All this wedding chitchat must be making you hungry, so let’s move on to the wedding menu. Perhaps our most daring DIY feat was completely nixing the idea of a caterer in favor of taking on the entire wedding menu ourselves. I know we sound cuckoo-for-cocoa-puffs, but there were a few major reasons behind our seemingly insane decision. A lot of catering companies require a separate prep area and our modest rancher just didn’t have the space. We also thought strangers dressed in black peddling hors d’oeuvres in our backyard might be a little odd for our intimate affair. But most of all, we’re just hopeless DIYers with an unhealthy attraction to seemingly impossible challenges – so even though feeding 75 people sounds like quite a job, it really wasn’t so bad thanks to thoughtful planning, a few make-ahead components, and some pretty crafty delegation (in the form of pre-prepared offerings with a gourmet spin).

We made our lives much easier by carefully designing a menu that didn’t require any heat (other than our entrees which were cooked up on the grill) and called for nothing more than a single fork (when it came to side dishes and hors d’oeuvres, upscale finger food was the name of the game). Keeping our offerings simple (fresh fruit, cocktail shrimp, rotini salad, lemon pepper potato chips, etc) and adding an upscale twist when we could (like an unexpected ingredient or delightful dipping sauce) really seemed to work with our informal backyard wedding theme.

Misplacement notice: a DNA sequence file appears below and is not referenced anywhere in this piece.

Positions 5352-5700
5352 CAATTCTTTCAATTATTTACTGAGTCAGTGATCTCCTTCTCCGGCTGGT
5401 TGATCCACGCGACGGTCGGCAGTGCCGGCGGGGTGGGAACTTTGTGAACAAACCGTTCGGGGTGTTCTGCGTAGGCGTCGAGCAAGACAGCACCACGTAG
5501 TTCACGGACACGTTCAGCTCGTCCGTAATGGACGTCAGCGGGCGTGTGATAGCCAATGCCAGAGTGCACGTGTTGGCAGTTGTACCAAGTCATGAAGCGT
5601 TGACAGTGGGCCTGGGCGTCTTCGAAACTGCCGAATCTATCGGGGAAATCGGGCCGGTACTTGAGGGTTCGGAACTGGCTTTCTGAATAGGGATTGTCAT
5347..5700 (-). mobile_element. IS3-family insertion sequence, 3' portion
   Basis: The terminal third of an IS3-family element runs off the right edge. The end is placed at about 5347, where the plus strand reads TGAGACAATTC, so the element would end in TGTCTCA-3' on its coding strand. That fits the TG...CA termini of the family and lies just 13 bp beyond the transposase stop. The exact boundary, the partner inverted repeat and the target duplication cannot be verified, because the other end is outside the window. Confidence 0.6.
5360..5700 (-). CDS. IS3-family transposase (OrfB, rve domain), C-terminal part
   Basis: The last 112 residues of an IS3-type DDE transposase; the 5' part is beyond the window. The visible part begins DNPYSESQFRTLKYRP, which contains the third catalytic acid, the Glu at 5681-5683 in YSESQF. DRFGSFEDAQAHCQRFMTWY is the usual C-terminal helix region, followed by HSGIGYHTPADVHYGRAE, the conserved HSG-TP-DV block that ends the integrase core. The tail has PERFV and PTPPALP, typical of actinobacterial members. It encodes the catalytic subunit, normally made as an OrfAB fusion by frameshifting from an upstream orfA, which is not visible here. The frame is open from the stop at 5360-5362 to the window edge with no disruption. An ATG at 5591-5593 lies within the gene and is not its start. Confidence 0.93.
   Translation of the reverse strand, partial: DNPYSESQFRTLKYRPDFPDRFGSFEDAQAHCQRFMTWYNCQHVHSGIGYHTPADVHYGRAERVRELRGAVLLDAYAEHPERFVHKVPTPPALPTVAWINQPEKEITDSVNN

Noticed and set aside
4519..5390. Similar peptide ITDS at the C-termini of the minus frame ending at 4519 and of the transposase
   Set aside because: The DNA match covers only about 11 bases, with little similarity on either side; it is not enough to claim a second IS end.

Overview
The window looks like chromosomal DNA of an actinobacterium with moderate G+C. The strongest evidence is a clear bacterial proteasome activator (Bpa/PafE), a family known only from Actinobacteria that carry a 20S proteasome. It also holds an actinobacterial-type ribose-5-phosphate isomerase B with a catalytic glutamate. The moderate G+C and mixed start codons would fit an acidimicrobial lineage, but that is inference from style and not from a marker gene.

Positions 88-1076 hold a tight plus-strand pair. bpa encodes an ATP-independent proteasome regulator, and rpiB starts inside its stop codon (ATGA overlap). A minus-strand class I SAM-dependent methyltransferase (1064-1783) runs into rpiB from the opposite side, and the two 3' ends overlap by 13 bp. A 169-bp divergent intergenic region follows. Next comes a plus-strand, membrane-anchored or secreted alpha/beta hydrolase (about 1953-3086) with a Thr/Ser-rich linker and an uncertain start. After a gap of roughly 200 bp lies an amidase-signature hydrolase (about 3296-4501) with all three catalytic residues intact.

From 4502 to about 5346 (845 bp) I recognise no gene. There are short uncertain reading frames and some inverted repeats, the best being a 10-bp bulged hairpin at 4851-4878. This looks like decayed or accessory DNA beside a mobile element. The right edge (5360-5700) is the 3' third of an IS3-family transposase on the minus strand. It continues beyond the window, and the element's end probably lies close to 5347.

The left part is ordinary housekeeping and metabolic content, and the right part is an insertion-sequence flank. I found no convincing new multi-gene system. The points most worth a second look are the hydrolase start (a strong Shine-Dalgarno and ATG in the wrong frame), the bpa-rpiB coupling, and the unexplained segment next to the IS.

Another example of our “simple with a twist” approach to the menu was demonstrated in our main course choices, which we wrote out on a chalkboard hung above the grill for all to see.

Our guests approached the grill and ordered up their choice of a blue cheese angus burger with parmesan caesar dressing, sweet apple chicken sausage with honey dijon, or a tomato and cheddar veggie burger with basil ketchup. We actually made all the blue cheese burgers ahead of time (by adding chunky blue cheese dressing to ground beef and freezing the meat into patties to be defrosted that morning) but purchased the sweet apple chicken sausage along with the tomato and cheddar veggie burgers in bulk from the grocery store a few days in advance. Of course we splurged on some gourmet buns and added a little flair to the toppings (like a dash of fresh basil worked into the ketchup and the caesar dressing that topped the blue cheese burgers). A few fun twists on some old favorites really seemed to satisfy, and we purchased more than enough to go around (so people could try more than one entree if they so desired).

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Even though we didn’t have a moment to taste a thing, the overwhelming consensus was “mmmm” as demonstrated by lots of seconds and hardly any leftovers.